ChatGPT banned over data privacy: a very Italian story

The recent ban of ChatGPT by the Italian data authority, Garante della privacy, has caused quite a stir in the tech community. In the wake of a “privacy incident” caused by a bug that displayed other users’ chat history, on March 31, 2023, the authority announced that it was banning the AI language model in Italy due to non-compliance with GDPR regulations. However, the service remained accessible to Italian users. Until, later that day, OpenAI decided to do something about it…

In the evening, Sam Altman, the CEO of OpenAI, which created ChatGPT, announced that the service would no longer be available in Italy. Altman stated that the decision was made out of deference to the Italian government and its privacy laws.

The famous “it is impossible for me to have violated the privacy of Italian users because I like gelato” defense.

This tweet contains some inaccuracies. The Italian “government” has nothing to do with this story. Garante delle privacy is an independent data protection authority. Moreover, OpenAI made this decision on its own, and not because the European authority seized their servers or data centers. The Italian privacy regulator lacks the technological capabilities to shut down the service.

The Garante just ordered “a provisional limitation of the processing of personal data” of persons residing on the Italian territory (regardless of citizenship or residence), effective immediately. A 20-day period was allowed for OpenAI to inform the authority of its progress toward compliance.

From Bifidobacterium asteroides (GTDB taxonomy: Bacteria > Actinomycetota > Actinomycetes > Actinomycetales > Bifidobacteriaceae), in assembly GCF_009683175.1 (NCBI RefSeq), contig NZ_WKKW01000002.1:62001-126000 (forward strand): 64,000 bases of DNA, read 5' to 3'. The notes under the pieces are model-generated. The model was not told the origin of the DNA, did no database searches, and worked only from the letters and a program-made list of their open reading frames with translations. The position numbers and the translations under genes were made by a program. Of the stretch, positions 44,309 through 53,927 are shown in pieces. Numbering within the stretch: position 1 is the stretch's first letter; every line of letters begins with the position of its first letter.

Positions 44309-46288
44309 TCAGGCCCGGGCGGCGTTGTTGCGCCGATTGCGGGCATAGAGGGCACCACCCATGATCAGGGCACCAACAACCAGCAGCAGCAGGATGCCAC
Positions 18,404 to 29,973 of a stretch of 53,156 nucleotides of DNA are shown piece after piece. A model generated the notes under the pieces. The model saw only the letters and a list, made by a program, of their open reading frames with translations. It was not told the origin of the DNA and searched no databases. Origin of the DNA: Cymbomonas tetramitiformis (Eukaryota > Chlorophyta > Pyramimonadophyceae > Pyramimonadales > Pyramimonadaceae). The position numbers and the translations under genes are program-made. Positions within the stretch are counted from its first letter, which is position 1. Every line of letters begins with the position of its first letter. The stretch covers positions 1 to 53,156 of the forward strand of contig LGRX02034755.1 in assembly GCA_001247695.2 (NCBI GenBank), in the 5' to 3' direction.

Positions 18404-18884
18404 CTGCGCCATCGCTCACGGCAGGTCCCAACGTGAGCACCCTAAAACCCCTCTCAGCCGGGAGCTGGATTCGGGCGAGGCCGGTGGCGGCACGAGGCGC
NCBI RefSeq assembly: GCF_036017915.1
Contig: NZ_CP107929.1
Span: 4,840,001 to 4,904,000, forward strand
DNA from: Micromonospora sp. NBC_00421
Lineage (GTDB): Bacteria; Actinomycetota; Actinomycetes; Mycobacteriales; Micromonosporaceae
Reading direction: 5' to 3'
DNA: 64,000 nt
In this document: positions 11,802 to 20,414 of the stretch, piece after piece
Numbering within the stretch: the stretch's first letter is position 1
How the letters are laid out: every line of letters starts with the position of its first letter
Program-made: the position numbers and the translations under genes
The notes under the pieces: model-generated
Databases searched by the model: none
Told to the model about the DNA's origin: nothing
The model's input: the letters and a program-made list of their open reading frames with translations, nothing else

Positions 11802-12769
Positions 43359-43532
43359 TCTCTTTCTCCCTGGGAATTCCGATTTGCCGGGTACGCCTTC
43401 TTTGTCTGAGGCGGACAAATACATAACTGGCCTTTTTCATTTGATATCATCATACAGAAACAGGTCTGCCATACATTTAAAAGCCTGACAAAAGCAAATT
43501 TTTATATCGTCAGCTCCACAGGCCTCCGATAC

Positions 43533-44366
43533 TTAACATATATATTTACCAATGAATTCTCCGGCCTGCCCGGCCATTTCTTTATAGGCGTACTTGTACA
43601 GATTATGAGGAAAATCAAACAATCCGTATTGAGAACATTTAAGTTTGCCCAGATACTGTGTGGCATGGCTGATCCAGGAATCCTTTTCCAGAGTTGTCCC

The company still had time to address any issues. The decision to discontinue the service appears to be a corporate one, presumably to elicit sympathy from the public and force the data authority to reconsider its decision. An odd move for a company that in its GPT-4 Technical Report earlier this month emphasized the need for “effective regulation.”


It’s hard not to see this as a ruse reminiscent of old-time television tycoons trying to rally the audience against law enforcement. There is an obvious parallel here with a very Italian story from 1984, when Silvio Berlusconi was illegally broadcasting three national TV networks through a web of small local stations. When judges in a few Italian cities intervened, Berlusconi could have complied with the law by broadcasting only locally. Instead, he decided to shut down his networks. Next thing you know, people were out in the streets, chanting the names of the suspended channels. Ad-hoc legislation was passed in a rush by the then prime minister. Despite the opposition of left-wing parties, three “decreti Berlusconi” (Belusconi bills) sanctioned the tycoon’s system.

For more on how Berlusconi managed to build an illegal media empire, see “Il Venditore” by Giuseppe Fiori, published in 2004.

The historical example serves as a warning of what could happen if policymakers succumb to such blackmailing tactics. Altman’s decision to discontinue ChatGPT in Italy is not an isolated incident. If other companies follow suit, it could set a dangerous precedent. It’s essential that tech companies comply with privacy laws and regulations, but it’s equally important that they don’t use their power to manipulate public opinion or bully regulators.

Acknowledgments: My thanks go out to Italian lawyers Giovanni B. Gallus and Carlo Blengino, whose insightful comments helped me revise and correct some inaccuracies in the first draft.